But clearly, these weren’t enough. Clearly, more books, films, plays and memorials are needed.
One thing struck me as we were walking around the National Memorial for Peace and Justice in Alabama. Slavery ended more than 150 years ago. The Civil Rights Movement reached its peak more than 50 years ago.
But despite all that time and all the gains from struggles that were often long and painful, the need to remember and to talk about what happened to Blacks decades and centuries ago remained strong.
The plans for the Alabama memorial were already underway when this movement was gaining momentum under Trump. The memorial’s completion in 2018 was appropriate. The National Lynching Memorial opened just as the racist wave under Trump was getting stronger.
As I walked with my family around the memorial, the question that many of us from the martial law generation, the Martial Law Babies who lived through and joined the fight against the Marcos dictatorship — how could this happen? — became easier to answer.
It happened because people forget, and those who want them to forget, who benefit from the lies and the distortions will do everything they can, will take every opportunity to hasten the process of forgetting, to spread lies, to distort and even bury the past.
The same thing happened in the Philippines. The Marcos forces used the billions stolen from the country during the dictator’s 21-year-reign to launch a slick, well-funded campaign to distort the past — to portray the regime known throughout the world for plundering and brutalizing the country as paradise.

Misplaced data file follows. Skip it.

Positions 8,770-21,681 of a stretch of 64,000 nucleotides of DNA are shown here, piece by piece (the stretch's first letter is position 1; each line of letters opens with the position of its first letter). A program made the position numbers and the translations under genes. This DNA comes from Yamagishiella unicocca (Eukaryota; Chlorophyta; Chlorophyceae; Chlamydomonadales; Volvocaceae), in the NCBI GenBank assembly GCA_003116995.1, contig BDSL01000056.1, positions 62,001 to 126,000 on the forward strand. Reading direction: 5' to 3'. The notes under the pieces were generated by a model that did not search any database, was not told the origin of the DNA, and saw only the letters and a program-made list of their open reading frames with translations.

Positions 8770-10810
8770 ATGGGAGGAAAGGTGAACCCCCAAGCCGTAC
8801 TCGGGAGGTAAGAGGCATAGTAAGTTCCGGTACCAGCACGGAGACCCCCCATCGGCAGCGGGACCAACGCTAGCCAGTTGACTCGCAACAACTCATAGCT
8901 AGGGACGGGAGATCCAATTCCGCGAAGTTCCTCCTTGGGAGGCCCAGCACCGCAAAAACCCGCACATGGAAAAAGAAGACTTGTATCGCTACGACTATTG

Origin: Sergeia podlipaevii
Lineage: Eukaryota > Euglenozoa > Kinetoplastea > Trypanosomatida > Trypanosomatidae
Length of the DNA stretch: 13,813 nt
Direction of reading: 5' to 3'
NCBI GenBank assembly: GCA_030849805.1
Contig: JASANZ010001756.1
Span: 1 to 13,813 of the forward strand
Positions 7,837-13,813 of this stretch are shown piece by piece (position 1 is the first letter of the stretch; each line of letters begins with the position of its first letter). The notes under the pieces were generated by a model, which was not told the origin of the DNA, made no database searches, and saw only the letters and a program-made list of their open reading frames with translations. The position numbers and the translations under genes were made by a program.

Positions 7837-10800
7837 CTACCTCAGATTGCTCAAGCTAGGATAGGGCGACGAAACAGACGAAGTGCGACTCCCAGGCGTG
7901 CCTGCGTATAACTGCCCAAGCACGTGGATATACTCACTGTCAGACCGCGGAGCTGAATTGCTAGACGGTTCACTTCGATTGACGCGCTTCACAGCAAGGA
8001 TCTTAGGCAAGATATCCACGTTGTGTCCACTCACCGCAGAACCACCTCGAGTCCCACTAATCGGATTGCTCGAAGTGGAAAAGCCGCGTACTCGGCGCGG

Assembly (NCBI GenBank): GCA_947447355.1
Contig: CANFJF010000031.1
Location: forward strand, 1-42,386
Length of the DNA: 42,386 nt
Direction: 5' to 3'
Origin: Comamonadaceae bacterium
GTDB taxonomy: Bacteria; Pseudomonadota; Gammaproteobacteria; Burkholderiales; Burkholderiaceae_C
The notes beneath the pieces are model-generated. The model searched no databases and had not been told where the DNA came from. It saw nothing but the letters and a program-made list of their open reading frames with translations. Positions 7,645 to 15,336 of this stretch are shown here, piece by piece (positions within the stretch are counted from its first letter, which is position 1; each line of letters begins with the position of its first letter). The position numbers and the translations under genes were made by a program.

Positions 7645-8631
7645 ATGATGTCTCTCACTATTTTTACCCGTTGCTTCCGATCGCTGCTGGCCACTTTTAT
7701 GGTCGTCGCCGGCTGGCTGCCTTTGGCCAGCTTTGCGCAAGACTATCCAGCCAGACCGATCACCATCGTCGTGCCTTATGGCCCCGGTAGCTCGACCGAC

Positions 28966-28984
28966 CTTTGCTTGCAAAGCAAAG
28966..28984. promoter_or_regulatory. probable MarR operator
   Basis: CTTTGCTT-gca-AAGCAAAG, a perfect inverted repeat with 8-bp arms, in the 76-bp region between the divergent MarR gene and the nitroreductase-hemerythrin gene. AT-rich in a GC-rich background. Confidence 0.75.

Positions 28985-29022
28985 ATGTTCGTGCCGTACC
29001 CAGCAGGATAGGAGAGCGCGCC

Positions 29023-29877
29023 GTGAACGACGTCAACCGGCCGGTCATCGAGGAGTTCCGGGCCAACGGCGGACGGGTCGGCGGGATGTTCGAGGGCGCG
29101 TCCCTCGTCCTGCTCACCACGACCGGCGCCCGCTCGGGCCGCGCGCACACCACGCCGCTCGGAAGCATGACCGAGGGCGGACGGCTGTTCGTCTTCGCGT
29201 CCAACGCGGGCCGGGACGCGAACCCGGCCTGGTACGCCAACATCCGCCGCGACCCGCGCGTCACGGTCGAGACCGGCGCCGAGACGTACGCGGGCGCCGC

Just like in Alabama, many Filipinos see the need for more books, films, plays and memorials to remember a painful and ugly past.
I wrote last week about the new documentary “11,103” which featured the legally-mandated plan to build a martial law museum.
“Hindi tayo makakalimutan, hindi ito mabubura,” Chuck Crisanto, who is leading the effort based on a 2013 law that also compensated victims of the Marcos dictatorship, says. “These stories will never be forgotten. They will never be erased. Even if censorship is imposed in the Philippines and we lose everything.”
It’s an uphill fight. It is widely expected that the Bongbong will oppose and block the planned museum which would highlight the abuses and atrocities during his father’s rule.
Meanwhile, the fight is on to preserve and even expand an existing memorial, the Bantayog ng Mga Bayani, which was built shortly after the fall of the regime.
The Bantayog also faces a tough fight under a president who gained power by denying the history that it seeks to make sure will never be forgotten.
“We knew the memory would fade,” executive director May Rodriguez told Rappler in March. “We know there were efforts for the Marcoses to return. We did not expect this vigor, this huge push they are doing just to accomplish it. … We’ll have to force ourselves to rethink our concept of reaching out.”
But Rodriguez, who was imprisoned and tortured during the dictatorship, remained upbeat, expressing the same kind of optimism and commitment that I saw in the young African American I spoke with at the Alabama.
“In the short term, we will lose some of the battles,” she told Rappler. But “in the long term, I have no doubt — I have no doubt that the Marcoses will lose because we have the truth.”